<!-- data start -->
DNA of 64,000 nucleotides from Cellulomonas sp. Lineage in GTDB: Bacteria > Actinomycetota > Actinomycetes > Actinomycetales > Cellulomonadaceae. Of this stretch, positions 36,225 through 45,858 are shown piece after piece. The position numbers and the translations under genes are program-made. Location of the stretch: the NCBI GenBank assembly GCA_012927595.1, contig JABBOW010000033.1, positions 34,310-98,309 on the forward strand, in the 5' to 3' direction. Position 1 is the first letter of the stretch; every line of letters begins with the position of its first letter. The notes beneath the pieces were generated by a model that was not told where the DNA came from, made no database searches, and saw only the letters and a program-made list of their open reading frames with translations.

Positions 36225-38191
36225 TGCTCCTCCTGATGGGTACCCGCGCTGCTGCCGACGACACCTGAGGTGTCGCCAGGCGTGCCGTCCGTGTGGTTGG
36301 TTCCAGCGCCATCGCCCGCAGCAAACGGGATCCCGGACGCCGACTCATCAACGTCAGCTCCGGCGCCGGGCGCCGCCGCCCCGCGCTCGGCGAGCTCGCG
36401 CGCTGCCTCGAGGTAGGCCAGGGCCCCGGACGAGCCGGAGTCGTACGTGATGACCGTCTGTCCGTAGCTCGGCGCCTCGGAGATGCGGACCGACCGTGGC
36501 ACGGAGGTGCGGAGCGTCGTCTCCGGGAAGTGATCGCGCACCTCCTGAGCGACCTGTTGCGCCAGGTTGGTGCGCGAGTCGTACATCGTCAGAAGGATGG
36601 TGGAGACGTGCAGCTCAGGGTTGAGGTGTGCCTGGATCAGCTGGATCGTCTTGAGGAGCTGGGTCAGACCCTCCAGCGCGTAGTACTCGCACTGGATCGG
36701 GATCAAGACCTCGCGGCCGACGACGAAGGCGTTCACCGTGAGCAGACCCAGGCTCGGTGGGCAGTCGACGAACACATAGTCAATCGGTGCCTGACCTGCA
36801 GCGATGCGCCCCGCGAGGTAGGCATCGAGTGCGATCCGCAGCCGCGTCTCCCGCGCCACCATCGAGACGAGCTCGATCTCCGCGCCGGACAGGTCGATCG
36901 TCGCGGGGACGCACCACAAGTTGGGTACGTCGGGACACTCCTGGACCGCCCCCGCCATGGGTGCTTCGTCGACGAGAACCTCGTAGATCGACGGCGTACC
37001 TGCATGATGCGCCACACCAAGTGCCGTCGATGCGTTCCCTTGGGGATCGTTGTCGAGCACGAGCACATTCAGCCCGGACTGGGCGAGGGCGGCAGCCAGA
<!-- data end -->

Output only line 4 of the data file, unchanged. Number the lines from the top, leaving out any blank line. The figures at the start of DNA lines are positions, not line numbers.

36301 TTCCAGCGCCATCGCCCGCAGCAAACGGGATCCCGGACGCCGACTCATCAACGTCAGCTCCGGCGCCGGGCGCCGCCGCCCCGCGCTCGGCGAGCTCGCG